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14 May 2019 | Story Thabo Kessah | Photo Tsepo Moeketsi
Prof Ashafa
Prof Ashafa’s research documents plants used by the Basotho in the management of different ailments.

The Phytomedicine and Phytopharmacology Research Programme (PPRP) in the Department of Plant Sciences on the Qwaqwa Campus researches the biological effects of medicinal plants used in the folkloric medicine of the Eastern Free State, particularly to explore the values and contribution of indigenous knowledge systems (IKS) towards broader scientific research. This is according to the programme’s principal investigator and researcher, NRF C2-rated researcher, Professor Anofi Ashafa. 

 “Our research is mainly aimed at documenting plants used by the Basotho in the management of different ailments and to further discover, isolate, and purify active phytoconstituents that are responsible for disease curation or amelioration, thereby assisting in the global promotion of accessible and affordable medication in developing countries,” said Prof Ashafa. 

Since 2012, the PPRP has worked extensively on Basotho medicinal plants (BMP) used as antimicrobials, antioxidants, antidiabetics, antitubercular, anticancer, anthelmintic, and antidiarrheal agents, starting from biological activities up to the  evaluation of the toxicity of these plants for the kidney, liver, and heart functions in order to establish safe dosage parameters. These activities have led to the discovery of four potent antidiabetic biomolecules that are awaiting the processes of patency and commercialisation. Additional outputs include 104 published peer-reviewed articles , 7 postdoctoral fellows, 6 PhDs, 9 master’s, and 16 honours graduates. 

“Our research informs teaching and the development of expertise in ethnobotany, 
phytomedicine, and phytopharmacology in order to contribute to the National Development Plan (NDP) through human capacity development, skills, and knowledge transfer.

The group is also investigating some medicinal plants on the endangered red list of the South African National Biodiversity Institute (SANBI), through micropropagation and field trials as well as proposing conservation strategies to preserve these valuable species.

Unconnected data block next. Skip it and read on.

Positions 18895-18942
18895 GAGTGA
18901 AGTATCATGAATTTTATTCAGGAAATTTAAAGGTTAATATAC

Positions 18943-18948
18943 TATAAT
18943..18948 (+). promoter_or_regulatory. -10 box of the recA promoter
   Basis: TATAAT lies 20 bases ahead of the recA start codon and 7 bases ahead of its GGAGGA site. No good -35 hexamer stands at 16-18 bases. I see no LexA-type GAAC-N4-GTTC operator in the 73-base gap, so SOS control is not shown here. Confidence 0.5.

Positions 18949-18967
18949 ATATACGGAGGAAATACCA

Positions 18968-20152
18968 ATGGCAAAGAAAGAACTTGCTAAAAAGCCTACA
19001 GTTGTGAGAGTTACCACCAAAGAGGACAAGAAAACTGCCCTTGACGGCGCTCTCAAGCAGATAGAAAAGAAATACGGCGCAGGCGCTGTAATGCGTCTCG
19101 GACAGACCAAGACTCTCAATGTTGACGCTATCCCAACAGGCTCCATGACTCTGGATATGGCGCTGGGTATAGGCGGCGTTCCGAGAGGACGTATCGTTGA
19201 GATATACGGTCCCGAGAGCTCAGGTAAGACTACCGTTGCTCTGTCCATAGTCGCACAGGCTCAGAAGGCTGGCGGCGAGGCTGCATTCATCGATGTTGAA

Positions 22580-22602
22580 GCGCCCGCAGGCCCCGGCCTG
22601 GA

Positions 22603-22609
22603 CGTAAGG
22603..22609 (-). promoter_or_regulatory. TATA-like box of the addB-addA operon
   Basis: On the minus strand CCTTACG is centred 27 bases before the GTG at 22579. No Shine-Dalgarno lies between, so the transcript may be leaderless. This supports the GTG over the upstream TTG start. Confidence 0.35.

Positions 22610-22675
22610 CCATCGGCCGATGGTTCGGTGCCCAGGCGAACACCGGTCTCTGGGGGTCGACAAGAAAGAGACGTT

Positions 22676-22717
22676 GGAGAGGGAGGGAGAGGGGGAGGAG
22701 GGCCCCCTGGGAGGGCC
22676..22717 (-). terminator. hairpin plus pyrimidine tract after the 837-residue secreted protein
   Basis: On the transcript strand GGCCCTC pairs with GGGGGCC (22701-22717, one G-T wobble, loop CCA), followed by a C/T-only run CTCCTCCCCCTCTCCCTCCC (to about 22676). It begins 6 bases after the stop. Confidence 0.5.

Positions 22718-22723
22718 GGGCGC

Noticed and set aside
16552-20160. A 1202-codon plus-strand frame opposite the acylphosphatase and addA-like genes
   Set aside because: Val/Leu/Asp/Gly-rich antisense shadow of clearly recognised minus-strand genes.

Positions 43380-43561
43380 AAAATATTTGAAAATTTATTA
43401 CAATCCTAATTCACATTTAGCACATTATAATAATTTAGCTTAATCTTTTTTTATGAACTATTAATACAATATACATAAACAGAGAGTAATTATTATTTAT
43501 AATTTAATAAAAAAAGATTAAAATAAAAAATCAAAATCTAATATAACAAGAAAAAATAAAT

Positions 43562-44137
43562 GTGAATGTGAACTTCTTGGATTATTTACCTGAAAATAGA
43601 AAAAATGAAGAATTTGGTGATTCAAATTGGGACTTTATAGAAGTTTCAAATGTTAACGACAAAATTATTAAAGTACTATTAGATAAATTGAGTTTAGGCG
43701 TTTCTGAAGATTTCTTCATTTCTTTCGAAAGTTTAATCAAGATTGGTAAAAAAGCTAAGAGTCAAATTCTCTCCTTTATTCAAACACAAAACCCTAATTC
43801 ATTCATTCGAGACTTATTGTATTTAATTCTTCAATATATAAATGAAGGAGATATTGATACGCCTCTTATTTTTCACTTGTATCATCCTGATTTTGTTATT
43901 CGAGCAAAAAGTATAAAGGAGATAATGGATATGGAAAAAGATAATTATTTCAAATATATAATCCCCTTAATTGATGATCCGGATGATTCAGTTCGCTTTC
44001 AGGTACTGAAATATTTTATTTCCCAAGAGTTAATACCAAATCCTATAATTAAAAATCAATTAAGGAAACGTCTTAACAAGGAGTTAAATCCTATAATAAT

The PPRP consists of postdoctoral fellows, PhD, master’s, and honours students and research is done in collaboration with several local and international universities as well as the Agricultural Research Council of South Africa. 


News Archive

Meet our Council: Mr Rantooa Moji – passionate about the welfare of workers
2017-07-07

Description: Mr Rantooa Moji  Tags: Mr Rantooa Moji  

Mr Rantooa Moji, member of the UFS Council
Photo: Stephen Collett

Mr Rantooa Moji has recently joined the UFS Council by virtue of being chairperson of the university’s Institutional Forum (IF).  The IF’s function is to advise Council in accordance with the Higher Education Act and UFS Statute.
 
Born and bred in Qwaqwa, Mr Moji is a junior lecturer in Chemistry at the university.  He completed his BSc (Hons) in Chemistry at the then UNIN (Qwaqwa), which is now part of the UFS.  He also completed an MA (HES) at the University of the Free State.
 
Fascinated with Chemistry
“I pursued science mainly due to my school background, but I also have a keen interest in the subject.  The diverse applications of Chemistry in daily life have always fascinated me and that is why I chose to pursue it,” he says.
 
During his postgraduate studies at the UFS, Moji was exposed to education and management trends in higher education.  He has subsequently become involved with labour relations issues through the personnel union Nehawu.  He says he has a passion for the welfare of workers and therefore fulfils a number of roles in the union, including representing members in disciplinary and grievance hearings, being part of the negotiations team, and representing the union on a number of institutional committees, such as the Health Care Committee.
 
Passion for worker’s welfare
Says Mr Moji: “I feel that my experience as an academic and a union activist puts me in good stead to ensure that the views and aspirations of employees are taken into account in the Council’s deliberations and decision-making.”
 
Mr Moji is married, with two daughters and one son.

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